"Suspect stated he has a problem with masturbating in front of girls," the report said. "When he feels the urge he drives around looking for a girl 18-19 years old short in height and has brunette hair."

Officials said he has no other known criminal convictions.

Authorities said Evonitz has lived or traveled in California, Virginia, Florida and Texas. In the past few years, he returned to South Carolina and recently moved into a small garden apartment with his 19-year-old wife. No one answered the door today, and Evonitz's sister and mother have declined to comment.

But authorities and former co-workers said even those closest to Evonitz had no indication that he might have been hiding something. From all accounts, officials said, Evonitz exhibited no violent behavior in childhood, and he got along well in the Navy and at work. He was honorably discharged and received medals, including the Navy Achievement Medal, which is given for leadership.

"He was just a normal person on the outside," Lott said. "No signs of the monster."

Evonitz may have gone on in his life if not for the 15-year-old he spotted as she was watering flowers in a friend's Lexington County yard June 24. Authorities said Evonitz pulled up in his mother's green Pontiac Firebird and offered to sell her some magazines. As she looked at them, he forced her at gunpoint into a green plastic storage container in the car's trunk.

Evonitz took the girl to his apartment, where they were alone because his wife and mother were vacationing at Walt Disney World, and carried the container inside. Lexington County Sheriff James R. Metts said Evonitz tied the girl up and raped her. He forced her to watch the evening news to see if there was a report of her kidnapping.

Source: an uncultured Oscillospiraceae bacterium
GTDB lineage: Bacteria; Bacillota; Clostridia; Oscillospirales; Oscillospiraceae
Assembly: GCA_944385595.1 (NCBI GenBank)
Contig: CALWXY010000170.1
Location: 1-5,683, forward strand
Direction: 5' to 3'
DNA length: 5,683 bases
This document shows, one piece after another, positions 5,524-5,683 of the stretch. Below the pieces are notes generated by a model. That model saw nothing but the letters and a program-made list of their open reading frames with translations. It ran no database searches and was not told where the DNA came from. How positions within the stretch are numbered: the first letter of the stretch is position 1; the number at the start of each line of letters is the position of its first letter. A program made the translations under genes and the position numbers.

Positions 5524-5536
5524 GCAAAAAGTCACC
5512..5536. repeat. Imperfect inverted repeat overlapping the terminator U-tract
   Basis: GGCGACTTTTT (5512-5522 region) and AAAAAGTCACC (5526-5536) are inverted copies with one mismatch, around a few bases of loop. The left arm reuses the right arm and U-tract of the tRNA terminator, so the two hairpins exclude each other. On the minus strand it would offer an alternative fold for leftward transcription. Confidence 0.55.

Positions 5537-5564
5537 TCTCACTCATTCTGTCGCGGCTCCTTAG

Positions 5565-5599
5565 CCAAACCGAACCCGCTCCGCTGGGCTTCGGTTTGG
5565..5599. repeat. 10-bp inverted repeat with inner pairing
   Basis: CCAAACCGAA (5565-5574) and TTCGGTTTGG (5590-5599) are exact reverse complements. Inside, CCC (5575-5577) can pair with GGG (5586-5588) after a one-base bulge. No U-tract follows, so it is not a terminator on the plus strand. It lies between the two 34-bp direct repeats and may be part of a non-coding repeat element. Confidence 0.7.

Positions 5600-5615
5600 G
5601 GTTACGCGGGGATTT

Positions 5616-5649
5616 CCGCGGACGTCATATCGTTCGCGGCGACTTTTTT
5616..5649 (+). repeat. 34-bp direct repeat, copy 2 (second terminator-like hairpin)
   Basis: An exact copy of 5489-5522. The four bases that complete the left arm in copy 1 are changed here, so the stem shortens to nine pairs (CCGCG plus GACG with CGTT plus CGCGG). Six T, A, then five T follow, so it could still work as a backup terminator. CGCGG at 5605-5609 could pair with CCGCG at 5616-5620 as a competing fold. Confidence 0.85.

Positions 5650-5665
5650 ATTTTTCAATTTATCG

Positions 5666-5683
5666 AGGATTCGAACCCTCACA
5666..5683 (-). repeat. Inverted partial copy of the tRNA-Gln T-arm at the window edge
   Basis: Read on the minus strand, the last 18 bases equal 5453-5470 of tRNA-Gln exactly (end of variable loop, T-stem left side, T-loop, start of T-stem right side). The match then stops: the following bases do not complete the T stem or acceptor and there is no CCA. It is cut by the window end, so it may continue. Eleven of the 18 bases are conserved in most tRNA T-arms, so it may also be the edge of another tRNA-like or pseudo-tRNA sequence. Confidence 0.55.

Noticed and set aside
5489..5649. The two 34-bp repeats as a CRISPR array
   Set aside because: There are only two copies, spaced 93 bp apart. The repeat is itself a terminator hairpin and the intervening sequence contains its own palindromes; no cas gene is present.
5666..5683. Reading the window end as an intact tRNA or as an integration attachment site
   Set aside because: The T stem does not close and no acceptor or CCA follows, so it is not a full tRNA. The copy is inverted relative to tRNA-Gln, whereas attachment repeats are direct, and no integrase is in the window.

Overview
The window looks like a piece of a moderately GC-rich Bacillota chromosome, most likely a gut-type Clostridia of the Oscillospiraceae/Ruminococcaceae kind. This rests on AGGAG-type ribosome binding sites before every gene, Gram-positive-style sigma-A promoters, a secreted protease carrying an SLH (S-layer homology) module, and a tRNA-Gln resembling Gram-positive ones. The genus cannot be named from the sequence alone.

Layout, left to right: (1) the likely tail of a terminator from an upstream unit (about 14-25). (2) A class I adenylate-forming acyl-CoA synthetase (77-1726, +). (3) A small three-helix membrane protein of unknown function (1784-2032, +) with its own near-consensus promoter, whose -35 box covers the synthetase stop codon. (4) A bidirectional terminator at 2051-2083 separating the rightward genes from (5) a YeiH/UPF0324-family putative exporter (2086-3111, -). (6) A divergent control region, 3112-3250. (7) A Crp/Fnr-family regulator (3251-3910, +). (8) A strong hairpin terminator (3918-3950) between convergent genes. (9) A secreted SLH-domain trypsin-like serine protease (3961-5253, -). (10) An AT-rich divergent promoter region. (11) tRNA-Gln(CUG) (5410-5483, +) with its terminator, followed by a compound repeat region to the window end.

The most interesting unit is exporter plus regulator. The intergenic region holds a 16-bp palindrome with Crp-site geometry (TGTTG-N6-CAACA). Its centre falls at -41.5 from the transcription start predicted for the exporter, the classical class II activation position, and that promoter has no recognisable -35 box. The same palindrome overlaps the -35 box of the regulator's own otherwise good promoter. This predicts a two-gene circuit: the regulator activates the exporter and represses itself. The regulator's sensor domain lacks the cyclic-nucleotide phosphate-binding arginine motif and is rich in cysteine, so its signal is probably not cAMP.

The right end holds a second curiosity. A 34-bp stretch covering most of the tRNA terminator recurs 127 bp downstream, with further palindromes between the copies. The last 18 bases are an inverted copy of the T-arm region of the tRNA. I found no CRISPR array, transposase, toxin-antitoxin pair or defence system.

After an 18-hour ordeal, the girl heard Evonitz snoring and was able to escape, authorities said. Two men she stopped in the parking lot took her to a sheriff's station. "She was so, so alert," Metts said. "She was able to give us information down to the exactness of what was in the apartment."

Metts said the girl led detectives to the apartment and picked Evonitz out of a photo array. Inside a lockbox in the apartment, they found the hints to the Lisk killings.

Law enforcement officials spent three hours today searching the house where Evonitz lived in Spotsylvania in 1996 and 1997, Smith said. Other houses in the area where he lived will also be searched, he said.

Smith said detectives found evidence in their South Carolina searches that Evonitz was stalking other girls in Spotsylvania. Members of the task force have tracked down some of the tag numbers he mentioned in notes and will be interviewing their owners to see if anyone remembers seeing him.

"Obviously, we're all anxious and want to solve this, but we're also very cautious," Smith said. " . . . We're going to take our time. We don't want to rush things. We don't know if this is our guy."

But he added, "This is the best lead we've had out of the 12,000 leads to come out."

Staff writers Patricia Davis and Josh White and researcher Bobbye Pratt in Washington contributed to this report.